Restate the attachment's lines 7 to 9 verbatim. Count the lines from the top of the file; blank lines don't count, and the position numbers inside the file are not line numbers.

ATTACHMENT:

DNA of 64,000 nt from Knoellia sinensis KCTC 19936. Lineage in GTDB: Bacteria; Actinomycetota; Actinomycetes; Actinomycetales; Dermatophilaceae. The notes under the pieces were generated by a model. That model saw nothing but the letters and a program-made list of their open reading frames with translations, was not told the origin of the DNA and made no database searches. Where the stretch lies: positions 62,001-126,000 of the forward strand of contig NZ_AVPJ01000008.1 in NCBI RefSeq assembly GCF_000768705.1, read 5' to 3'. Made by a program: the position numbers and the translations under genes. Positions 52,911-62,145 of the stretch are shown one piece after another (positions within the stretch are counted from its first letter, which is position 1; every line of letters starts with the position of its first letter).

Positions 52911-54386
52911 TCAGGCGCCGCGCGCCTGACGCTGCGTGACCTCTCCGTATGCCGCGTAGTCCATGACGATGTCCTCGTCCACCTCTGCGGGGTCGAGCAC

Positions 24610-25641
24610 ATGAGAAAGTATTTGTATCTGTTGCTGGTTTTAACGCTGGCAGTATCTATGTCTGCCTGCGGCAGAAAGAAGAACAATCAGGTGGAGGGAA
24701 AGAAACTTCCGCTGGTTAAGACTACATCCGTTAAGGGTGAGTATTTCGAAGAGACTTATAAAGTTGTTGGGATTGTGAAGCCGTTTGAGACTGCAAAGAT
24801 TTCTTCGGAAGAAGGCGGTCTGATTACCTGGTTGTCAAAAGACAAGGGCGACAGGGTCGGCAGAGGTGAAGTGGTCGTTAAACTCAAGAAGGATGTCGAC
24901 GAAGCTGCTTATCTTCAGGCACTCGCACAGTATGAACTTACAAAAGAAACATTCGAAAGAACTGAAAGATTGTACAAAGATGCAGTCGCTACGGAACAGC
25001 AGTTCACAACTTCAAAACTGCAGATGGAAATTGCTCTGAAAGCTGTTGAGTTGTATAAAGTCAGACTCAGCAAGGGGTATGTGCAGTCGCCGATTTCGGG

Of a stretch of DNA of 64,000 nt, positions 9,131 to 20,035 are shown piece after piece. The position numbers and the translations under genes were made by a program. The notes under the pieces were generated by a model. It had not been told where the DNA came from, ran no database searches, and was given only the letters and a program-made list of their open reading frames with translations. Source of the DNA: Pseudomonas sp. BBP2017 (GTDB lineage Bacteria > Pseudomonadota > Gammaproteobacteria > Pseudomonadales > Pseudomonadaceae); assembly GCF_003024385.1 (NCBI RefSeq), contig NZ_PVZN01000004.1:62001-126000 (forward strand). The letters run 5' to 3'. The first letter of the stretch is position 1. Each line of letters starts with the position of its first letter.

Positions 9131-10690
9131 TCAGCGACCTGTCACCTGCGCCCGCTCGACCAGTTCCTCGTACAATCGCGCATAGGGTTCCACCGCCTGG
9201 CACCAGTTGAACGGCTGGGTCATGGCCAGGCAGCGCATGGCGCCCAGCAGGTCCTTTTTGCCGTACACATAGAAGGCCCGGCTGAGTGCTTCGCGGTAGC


24801 TTCTTCGGAAGAAGGCGGTCTGATTACCTGGTTGTCAAAAGACAAGGGCGACAGGGTCGGCAGAGGTGAAGTGGTCGTTAAACTCAAGAAGGATGTCGAC
24901 GAAGCTGCTTATCTTCAGGCACTCGCACAGTATGAACTTACAAAAGAAACATTCGAAAGAACTGAAAGATTGTACAAAGATGCAGTCGCTACGGAACAGC
25001 AGTTCACAACTTCAAAACTGCAGATGGAAATTGCTCTGAAAGCTGTTGAGTTGTATAAAGTCAGACTCAGCAAGGGGTATGTGCAGTCGCCGATTTCGGG